|Advertising|Jobs 転職|Shukan ST|JT Weekly|Book Club|JT Women|Study in Japan|Times Coupon|Subscribe 新聞購読申込|
|Home > Sports > Sumo|
Monday, Aug. 1, 2011
Kaio calls it quits, while Harumafuji secures a shot at yokozuna promotion
By MARK BUCKTON
Special to The Japan Times Online
From Day 1 at the recent Nagoya Basho the vultures were circling. Some went after the admittedly pathetically low attendances on the first few days of the basho as a sign that all is not well with the public's perception of sumo in the wake of the yaocho bout-buying scandal. Two of the first three days had attendances under half of the 8,000 capacity of the prefectural gymnasium, and the other day — a Sunday- peaked at 5,500. Unfortunately the same low attendances that affected the first few days persisted throughout. But for any long-term follower of sumo, the poor attendance at Nagoya Basho should come as no surprise.
Perhaps this is due in part to the notorious stifling heat of Aichi Prefecture at the height of summer. Or perhaps the scandals over the past three or four years really have — or are proving to be — the straw that has broken sumo's back. Whatever the reason for the disappointing numbers attending — and in reality each of the aforementioned possibilities can likely be factored in — times are still looking tough for the sport, and the reasons for the tourney to keep returning to Nagoya year in, year out are looking less and less viable. Hopefully therefore, the powers that be in the Sumo Association will take more seriously the idea of the Nagoya Basho "going on the road" each year from 2012.
One potential silver lining of the basho for the naysayers bored with the recent dominance of Hakuho though was seen in the shape of his fellow Mongolian Harumafuji, who walked away with his second yusho to date after a brilliant 14-1 finish. Baruto, the other ozeki predicted to come though in Nagoya, also performed admirably — finishing 11-4 — although he had a well-known recurring leg injury.
In the ozeki ranks, however, perhaps the biggest news to emerge from Nagoya was the second week retirement of Kaio. This had been expected in sumo circles for around three or four years, but he somehow always clung on to his rank. In doing so, just this very basho he broke a long standing number of bouts won record held by former yokozuna Chiyonofuji to end his career days later with 1,047 wins from 1,731 bouts fought over an amazing 140 tournaments in the sport. Losing on the 10th day, to go 3-7, he was then faced with the embarrassment of a makekoshi losing record should he lose again in the last five days against opponents of the same or higher rank, so finally decided to call it a day.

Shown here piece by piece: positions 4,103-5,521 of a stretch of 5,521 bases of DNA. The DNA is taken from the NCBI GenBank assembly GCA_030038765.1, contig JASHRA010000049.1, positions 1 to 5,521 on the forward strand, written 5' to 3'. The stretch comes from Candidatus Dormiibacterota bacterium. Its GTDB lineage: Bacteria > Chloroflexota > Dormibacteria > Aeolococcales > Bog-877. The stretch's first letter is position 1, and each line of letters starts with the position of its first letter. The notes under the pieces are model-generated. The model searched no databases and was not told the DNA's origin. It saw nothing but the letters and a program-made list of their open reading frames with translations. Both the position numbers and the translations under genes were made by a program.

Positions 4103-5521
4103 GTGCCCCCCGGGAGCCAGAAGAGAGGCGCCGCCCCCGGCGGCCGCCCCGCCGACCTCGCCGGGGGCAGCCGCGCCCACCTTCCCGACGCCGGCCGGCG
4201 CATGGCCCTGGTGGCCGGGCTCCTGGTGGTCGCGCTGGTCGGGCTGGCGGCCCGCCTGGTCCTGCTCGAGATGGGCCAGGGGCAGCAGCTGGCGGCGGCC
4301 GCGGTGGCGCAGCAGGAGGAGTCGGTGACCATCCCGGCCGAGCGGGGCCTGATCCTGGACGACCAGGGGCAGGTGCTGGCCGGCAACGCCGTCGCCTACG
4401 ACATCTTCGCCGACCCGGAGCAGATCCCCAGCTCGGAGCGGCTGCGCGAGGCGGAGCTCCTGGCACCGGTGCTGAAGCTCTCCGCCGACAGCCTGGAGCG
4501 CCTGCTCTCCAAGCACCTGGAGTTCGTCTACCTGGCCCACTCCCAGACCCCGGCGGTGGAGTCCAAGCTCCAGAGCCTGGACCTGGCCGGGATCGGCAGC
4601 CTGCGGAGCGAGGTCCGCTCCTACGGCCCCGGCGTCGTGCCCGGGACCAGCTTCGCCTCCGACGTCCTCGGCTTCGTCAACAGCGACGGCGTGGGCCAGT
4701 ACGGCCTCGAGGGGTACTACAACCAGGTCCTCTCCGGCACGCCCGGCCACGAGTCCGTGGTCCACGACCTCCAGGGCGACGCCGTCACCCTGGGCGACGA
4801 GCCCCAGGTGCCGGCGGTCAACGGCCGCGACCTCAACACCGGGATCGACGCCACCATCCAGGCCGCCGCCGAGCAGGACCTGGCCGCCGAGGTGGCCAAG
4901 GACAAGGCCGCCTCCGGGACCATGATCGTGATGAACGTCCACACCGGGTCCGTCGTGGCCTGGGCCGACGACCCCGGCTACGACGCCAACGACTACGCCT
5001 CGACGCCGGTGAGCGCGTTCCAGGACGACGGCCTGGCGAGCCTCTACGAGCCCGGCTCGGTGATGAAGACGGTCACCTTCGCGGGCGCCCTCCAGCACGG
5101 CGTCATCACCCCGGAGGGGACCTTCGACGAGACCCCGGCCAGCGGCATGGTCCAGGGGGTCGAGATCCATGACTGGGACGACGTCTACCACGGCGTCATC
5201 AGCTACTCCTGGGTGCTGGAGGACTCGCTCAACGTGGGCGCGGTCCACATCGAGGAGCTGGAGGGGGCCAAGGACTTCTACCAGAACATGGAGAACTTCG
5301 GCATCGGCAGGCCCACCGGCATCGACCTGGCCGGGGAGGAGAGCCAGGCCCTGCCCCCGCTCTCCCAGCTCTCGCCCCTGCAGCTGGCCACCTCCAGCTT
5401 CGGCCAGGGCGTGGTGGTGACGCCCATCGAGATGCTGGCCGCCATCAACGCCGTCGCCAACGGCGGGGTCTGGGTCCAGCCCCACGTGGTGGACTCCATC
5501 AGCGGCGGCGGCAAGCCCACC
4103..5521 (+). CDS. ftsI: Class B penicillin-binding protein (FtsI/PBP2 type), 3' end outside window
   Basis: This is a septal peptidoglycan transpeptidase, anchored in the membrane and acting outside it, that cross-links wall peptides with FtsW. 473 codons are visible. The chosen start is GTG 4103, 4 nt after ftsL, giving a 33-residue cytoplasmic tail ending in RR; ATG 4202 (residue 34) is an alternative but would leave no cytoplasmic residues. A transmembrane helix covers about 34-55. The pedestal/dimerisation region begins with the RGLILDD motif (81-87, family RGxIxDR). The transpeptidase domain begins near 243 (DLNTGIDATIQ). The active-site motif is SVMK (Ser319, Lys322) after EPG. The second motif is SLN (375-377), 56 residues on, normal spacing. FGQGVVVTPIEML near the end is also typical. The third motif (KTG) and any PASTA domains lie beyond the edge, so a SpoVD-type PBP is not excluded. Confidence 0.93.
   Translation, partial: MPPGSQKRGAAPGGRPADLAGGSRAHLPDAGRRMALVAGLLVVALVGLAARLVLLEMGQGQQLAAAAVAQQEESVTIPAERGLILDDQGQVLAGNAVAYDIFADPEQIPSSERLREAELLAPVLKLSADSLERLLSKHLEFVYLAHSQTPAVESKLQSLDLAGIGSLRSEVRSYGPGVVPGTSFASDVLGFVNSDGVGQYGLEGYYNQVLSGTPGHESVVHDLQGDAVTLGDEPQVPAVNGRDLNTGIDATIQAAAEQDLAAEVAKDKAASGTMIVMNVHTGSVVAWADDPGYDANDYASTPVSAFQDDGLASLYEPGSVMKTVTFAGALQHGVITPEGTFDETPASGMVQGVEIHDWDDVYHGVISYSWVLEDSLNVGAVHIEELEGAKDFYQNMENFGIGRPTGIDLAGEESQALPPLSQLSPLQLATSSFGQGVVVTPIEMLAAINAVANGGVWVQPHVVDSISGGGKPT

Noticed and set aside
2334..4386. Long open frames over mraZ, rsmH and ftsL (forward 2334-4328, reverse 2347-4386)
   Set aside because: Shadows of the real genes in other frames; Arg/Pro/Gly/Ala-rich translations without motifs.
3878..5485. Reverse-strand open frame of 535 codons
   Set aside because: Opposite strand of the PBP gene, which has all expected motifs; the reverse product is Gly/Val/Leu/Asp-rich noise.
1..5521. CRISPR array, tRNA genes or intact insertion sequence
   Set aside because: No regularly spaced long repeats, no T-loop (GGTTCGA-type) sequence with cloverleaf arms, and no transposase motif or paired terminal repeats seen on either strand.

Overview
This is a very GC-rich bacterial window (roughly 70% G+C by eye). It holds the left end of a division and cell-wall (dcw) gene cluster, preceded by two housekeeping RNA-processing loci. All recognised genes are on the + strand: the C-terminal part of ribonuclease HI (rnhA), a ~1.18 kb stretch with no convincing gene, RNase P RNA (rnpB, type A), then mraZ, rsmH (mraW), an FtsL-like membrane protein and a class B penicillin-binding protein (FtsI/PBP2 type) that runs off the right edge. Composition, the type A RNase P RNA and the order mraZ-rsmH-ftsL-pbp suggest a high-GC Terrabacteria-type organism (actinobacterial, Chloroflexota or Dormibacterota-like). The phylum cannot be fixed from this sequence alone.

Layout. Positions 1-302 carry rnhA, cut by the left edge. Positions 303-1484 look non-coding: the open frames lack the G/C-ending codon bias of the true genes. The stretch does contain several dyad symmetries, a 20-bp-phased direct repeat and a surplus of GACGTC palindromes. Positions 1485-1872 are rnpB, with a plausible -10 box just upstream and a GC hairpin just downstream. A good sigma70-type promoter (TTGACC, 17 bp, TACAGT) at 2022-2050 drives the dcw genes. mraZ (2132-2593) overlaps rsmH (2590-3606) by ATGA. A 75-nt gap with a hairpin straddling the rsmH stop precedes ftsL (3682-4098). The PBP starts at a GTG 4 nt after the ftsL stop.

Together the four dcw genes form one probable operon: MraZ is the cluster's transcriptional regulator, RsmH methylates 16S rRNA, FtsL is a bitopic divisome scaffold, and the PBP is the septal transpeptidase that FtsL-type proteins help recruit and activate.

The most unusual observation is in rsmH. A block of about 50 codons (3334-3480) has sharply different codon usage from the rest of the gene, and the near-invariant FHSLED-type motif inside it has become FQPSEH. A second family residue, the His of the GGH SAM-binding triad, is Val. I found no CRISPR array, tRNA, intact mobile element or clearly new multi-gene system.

Okinoumi, predicted to have a solid tourney, only just scraped to an 8-7 record but should have done better after a great first week that saw him 5-2 come the middle weekend. Goeido and fellow komusubi Tochinoshin did choke, unfortunately, and will both have to start again to reach sanyaku. Goeido from Osaka recorded a losing record as early as mid-basho, while Tochinoshin didn't need much longer.
One of the more pleasant surprises of the tournament lower in the top division, though, was the very impressive 10-5 put in by Tamanoi man, and makunouchi newbie Fujiazuma. The senior ranked rikishi of the heya now run by former ozeki Tochiazuma, himself the last Japanese man to actually win an Emperor's Cup in January 2006, he will find himself in mid to upper maegashira come his home basho in Tokyo in September. Throughout the first week he appeared uncannily like his mentor at times even if he did tire in the home strait — winning just three of his last seven.
It will be to the rank of ozeki, with Harumafuji looking to secure promotion to yokozuna by winning the tournament in September, that many will be looking, but the sekiwake trio of Kotoshogiku (11-4), Kisenosato (10-5), and Kakuryu (10-5) are all within grasp of promotion to ozeki with a good basho come senshuraku. That said, given that the Autumn Grand Sumo Tournament in Tokyo in September will be the first since early 1993 with no Japanese in the upper two ranks, and with the domestic fan base at least hoping local lads Kotoshogiku or Kisenosato come through to reach the second rank, this is not something that bodes well if their recent September tournament records are checked, as neither has put up double figures in the penultimate basho of the year since 2007!